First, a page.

Analysts see signs for ad rebound

TV in particular predicted to have better results next year

NEW YORK -- U.S. advertising trends continue to improve, which should make for better results next year, particularly in TV, according to prognosticators and executives at a UBS media conference.

Still, with expectations of a slow economic recovery, forecasters said overall U.S. ad spending will see slight growth at best next year amid ongoing sluggishness in print and other areas.

Many media executives here also cited a continuing lack of visibility in ad sales while expressing confidence in better results for their TV businesses thanks to a rebound in auto ad spending, the midterm elections and generally improving local-station sales.

"Clearly life is so much better today for us than it was a year ago," CBS Corp. president and CEO Leslie Moonves said Tuesday during the annual UBS Global Media & Communications Conference. "There is definite light at the end of the tunnel. There are actually some plus signs at the end of the tunnel."

"I don't want be too exuberant," he cautioned, later adding that "we are not back yet." But, "We're looking forward to '10 with great excitement."

Asked by reporters afterward about his expectations for the 2010 upfront, Moonves said that though it is early, he would be "surprised if the result is not a plus sign" compared with the 2009 upfront.

Every CBS Corp. unit is "in far, far better shape" these days, he added.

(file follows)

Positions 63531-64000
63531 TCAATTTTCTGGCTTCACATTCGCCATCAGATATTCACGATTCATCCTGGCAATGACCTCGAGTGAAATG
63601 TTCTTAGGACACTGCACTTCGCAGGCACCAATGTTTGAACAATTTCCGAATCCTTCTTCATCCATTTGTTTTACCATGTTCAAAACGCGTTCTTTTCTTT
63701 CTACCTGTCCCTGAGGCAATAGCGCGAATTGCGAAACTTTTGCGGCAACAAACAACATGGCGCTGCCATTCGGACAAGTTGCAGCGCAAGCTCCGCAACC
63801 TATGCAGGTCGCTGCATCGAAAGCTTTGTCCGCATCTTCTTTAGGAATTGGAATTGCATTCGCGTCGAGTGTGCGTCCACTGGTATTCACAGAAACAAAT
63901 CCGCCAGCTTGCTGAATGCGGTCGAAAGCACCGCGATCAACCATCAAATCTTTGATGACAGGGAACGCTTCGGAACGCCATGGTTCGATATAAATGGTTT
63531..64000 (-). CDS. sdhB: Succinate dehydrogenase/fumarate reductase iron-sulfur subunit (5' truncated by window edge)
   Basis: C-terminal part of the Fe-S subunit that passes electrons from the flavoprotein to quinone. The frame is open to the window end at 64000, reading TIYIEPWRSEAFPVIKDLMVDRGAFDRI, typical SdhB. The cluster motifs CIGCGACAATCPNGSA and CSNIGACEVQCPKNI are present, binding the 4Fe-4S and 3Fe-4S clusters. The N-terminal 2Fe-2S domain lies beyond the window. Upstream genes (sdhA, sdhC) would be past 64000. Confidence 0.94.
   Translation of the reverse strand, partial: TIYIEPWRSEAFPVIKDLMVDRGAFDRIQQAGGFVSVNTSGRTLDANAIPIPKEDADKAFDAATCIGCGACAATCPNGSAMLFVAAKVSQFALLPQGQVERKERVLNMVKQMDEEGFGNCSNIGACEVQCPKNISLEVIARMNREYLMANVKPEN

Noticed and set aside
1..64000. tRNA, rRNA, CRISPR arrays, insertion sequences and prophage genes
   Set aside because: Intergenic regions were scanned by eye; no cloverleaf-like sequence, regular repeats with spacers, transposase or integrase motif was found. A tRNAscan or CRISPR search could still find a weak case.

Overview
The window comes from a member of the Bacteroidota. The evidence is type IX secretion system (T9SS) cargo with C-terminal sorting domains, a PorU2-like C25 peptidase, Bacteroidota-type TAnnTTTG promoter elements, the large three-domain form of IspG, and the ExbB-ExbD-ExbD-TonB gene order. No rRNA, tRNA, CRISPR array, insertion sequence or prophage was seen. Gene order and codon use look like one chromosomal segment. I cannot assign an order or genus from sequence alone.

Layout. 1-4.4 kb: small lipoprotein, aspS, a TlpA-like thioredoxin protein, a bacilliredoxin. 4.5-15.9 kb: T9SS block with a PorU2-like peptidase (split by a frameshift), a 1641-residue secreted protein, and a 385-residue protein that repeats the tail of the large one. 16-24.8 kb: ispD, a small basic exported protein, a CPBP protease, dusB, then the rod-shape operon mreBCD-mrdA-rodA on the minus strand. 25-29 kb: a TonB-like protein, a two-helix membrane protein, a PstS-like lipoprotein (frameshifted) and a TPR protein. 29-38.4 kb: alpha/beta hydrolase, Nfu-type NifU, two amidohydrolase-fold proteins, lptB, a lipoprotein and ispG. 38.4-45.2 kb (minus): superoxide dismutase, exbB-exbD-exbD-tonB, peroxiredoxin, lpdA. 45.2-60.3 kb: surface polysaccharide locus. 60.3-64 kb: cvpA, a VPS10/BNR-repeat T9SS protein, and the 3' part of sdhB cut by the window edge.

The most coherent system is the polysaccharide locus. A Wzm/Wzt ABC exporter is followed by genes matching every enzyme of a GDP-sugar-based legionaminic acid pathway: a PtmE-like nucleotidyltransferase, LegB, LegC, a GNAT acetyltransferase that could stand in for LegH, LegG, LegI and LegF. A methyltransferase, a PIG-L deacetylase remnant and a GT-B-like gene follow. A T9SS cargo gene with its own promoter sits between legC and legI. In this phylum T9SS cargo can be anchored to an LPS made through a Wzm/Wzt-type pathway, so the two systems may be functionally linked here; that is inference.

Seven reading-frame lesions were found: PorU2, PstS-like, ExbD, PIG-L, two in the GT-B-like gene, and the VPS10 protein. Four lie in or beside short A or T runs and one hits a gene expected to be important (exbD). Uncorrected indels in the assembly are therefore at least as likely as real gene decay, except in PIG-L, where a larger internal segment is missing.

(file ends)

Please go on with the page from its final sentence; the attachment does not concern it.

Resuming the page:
"The network is doing extremely well," with CBS scatter-market ad sales up 25% during the fourth quarter over the upfront, Moonves said. "We haven't seen such numbers in years."

The first quarter also looks "very strong," he said, adding that the Super Bowl is 90% sold out, with only five or six ad spots remaining.

As part of a UBS tradition, ad prognosticators shared their 2009 estimates and outlooks for next year. One noticeable thing: They didn't agree on when the U.S. ad market will rebound.

GroupM expects U.S. ad spending to fall 8% this year and 4.3% next, compared with a worldwide decline of 6.6% followed by a 0.8% gain in 2010.

Magna Global projects a 15.3% decline in the U.S. for this year, followed by a 0.2% gain next year driven by increases in Internet ads and a 5.6% improvement in TV ads.

UBS is most optimistic, forecasting 3.1% U.S. ad growth next year after a 12.3% decline this year.

The different forecasts are because of differences in methodology, but experts said it remains hard to read ad trends too far in advance.

Discovery Communications president and CEO David Zaslav told the UBS audience Tuesday that the scatter market is "strong, and it's getting stronger." In fact, it has strengthened week to week during the current fourth quarter.

"We are really encouraged," he said. "On the other hand, advertisers really continue to be hesitant to commit longer-term. Visibility remains limited."

If positive trends continue as he hopes, things will be good, but the recovery also could come to a sudden end, Zaslav said.
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